If we use fuel to get our power we are living on our capital - this method is barbarous.
read moreÂ |Â digg story
Written by Jan Lundberg
Thursday, 20 July 2006
Ecovillages and isotherms
CUTTING OUT FOSSIL FUELS BY BUILDING COMMUNITY
The urgent need to slash today's extreme consumption of fossil fuels is not a numbers game, nor is it a matter of degree. Rather, it is a matter of reduction in kind.
We cannot break our hyper-addiction to our fossil-fuelled economy of hyper-consumption incrementally, or gradually, or by means of some pain-free twelve-step program. We have to go cold turkey wherever we can. Right now. We have to begin by taking a good hard look at every single thing we do - at every single thing we have, at every single thing we want. Then we have to start the hard job of cutting out every single thing we can do without. http://i.am/jah/environ.htm
The surging demand for corn, sugar cane and vegetable oils to make Earth-friendlier biofuels is pitting hungry cars against hungry people, and troubleâ€™s brewing, says sustainable development pioneer Lester Brown.
"...In effect what we have are 800 million motorists who want to maintain their mobility and two billion people who want to survive,..."
A Scotsman is driving round the coast of Europe in an eco-friendly van that runs exclusively on waste vegetable oil.
Antony Berretti arrived in Gibraltar on Sunday as he completed the latest leg of his trip from the French port of Calais to Brindisi in southern Italy.
Mr Berretti has vowed not to spend a single Euro on fuel during his trek across Europe.
Instead he relies on the owners of restaurants and cafÃ©s to provide him with the contents of their pots and fryers at the end of a busy day in the kitchen.
He spent yesterday touring the Rock and persuading friendly local restaurateurs to hand over their used oil.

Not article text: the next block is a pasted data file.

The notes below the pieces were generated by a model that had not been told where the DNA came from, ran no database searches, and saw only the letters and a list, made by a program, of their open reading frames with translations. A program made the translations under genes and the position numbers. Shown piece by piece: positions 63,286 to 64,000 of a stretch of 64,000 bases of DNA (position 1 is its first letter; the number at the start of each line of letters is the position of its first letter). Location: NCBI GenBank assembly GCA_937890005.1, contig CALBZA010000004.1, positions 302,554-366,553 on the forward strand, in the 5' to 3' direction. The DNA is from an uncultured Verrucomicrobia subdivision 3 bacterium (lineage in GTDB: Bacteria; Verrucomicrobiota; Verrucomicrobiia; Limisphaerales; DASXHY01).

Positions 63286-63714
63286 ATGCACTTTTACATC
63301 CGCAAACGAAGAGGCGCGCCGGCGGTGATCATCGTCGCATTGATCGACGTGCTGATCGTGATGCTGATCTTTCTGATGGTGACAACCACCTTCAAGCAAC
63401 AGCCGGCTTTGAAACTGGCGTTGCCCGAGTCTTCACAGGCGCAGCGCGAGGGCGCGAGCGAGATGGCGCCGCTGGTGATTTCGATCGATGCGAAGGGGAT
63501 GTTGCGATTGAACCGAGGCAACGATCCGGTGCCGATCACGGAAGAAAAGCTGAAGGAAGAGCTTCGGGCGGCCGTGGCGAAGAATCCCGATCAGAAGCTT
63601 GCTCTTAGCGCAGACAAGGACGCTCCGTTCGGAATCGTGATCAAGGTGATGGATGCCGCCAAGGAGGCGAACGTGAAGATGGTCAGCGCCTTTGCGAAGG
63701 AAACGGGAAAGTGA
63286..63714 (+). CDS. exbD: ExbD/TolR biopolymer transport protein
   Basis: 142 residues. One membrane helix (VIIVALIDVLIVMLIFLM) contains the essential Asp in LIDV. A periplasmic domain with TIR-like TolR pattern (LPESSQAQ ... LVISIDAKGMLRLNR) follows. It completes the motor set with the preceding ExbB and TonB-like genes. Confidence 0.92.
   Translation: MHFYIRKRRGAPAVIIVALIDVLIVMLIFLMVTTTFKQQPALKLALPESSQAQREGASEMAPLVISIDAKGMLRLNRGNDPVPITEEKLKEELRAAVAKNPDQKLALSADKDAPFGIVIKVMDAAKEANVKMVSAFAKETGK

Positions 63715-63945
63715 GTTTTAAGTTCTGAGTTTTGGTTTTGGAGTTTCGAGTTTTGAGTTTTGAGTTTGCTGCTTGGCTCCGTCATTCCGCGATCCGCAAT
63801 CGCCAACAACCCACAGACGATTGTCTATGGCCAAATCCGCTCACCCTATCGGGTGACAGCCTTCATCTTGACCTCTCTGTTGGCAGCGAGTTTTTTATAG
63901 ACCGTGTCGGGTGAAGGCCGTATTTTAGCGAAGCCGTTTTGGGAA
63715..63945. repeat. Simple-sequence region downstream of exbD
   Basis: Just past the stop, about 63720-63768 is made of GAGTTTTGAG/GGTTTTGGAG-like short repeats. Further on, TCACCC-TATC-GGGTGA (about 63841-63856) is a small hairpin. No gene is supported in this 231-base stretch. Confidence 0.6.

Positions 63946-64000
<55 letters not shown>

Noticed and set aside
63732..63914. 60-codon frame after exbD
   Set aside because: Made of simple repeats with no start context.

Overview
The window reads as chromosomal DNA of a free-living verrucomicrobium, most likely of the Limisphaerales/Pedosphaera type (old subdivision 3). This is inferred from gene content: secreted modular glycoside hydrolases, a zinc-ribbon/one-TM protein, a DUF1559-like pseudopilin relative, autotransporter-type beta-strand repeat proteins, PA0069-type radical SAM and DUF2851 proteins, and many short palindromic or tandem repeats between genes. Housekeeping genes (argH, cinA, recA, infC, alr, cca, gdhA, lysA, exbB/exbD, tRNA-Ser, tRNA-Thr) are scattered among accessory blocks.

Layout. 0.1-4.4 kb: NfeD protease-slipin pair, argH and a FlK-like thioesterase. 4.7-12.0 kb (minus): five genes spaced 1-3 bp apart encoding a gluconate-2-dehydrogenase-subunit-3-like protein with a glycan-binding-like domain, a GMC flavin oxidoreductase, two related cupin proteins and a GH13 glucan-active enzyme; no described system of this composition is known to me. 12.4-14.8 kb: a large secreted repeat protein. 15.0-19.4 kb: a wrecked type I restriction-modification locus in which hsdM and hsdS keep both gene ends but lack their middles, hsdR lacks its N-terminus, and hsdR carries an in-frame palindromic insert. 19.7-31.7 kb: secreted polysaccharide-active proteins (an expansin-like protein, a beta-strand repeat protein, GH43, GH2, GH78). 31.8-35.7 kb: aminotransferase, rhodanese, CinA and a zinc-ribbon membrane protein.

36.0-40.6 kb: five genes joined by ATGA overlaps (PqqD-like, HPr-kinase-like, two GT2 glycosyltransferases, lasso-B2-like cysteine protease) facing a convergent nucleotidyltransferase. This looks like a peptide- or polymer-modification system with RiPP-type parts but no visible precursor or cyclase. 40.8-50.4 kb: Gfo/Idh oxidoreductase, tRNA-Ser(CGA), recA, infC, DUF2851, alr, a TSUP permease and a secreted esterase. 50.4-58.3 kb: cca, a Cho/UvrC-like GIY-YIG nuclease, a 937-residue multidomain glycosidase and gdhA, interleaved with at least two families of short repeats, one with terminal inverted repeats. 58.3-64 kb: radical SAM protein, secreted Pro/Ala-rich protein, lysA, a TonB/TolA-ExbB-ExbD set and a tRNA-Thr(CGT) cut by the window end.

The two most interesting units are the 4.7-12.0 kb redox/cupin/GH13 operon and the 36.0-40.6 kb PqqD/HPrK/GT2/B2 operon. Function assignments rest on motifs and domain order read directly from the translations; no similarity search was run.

He is pictured above with Roy Walker, owner of Royâ€™s Cod Plaice in Casemates, collecting 30 litres of oil which will end up in the tanks of his converted Fiat Scudo 1.9 Turbo Diesel van.
Used oil is regarded under law as a waste product and restaurateurs normally have to pay to have it collected and properly disposed of.
â€œItâ€™s not waste,â€ Mr Beretti said. â€œItâ€™s a valuable resource.â€
With this trip, Mr Beretti wants to generate awareness of practical, sustainable alternatives to fossil fuels.
Vegetable oil, he said, is â€˜cleanerâ€™ and cheaper than diesel, as some progressive countries have already discovered. In Germany, for example, drivers can even buy it from pumps in petrol stations.
And Mr Berretti insisted that such fuels are easy to use. He converted the van himself and built his own pressure filter â€“ essential when using waste oils - using what he described as â€œgarden shed technologyâ€.
All the materials he used were re-cycled. Even the van itself was saved from a scrap yard.
So far, Mr Berretti has made good speed. He started his trip in Calais 13 days ago and expects to arrive in Italy in just a weekâ€™s time. Readers can follow his progress at http://www.macharsoft.co.uk/freefuel
High School 'Drop-Outs' Build Soybean Bio-diesel Car From Scratch -
That Go From Zero to 60 in 4 Seconds - at 50 mpg
Kids Build Soybean Fueled Car
Comments to CLEM1.ASC (KeelyNet) by Josef Hasslberger
Richard Clem's rotational engine
Although I do not have any information on Clem or his device, I would like to comment on the principle of operation, which seems quite simple and straightforward to who has studied the writings of Viktor Schauberger, the Austrian naturalist and inventor.
Indeed Schauberger was working with vortex action in liquids (especially in water) and was finding effects that were at the time, and are still now, unexplainable with the normal principles of physics or thermodynamics.
As far as I understand the engine made by Clem was built around a cone with spiralling channels cut into it and when a liquid, in that particular case vegetable oil, got pressed through the channels, they caused the cone to turn and at a certain point the flow of the liquid and the turning of the cone became self-sustaining, up to the point of putting out a good and heavy (350 HP for a 200 pound engine) power output.
China's insatiable demand for proteins as well as oil is turning Brazil into the takeaway for the workforce of the world. In the second part of our series, we reveal how the soya trade is creating a gold rush which is deforesting the Amazon
"...Today the food system is even more reliant on cheap crude oil. Virtually all of the processes in the modern food system are now dependent upon this finite resource, which is nearing its depletion phase."
Climate change over the next 50 years is expected to drive a quarter of land animals and plants into extinction, according to the first
omprehensive study into the effect of higher temperatures on the natural world.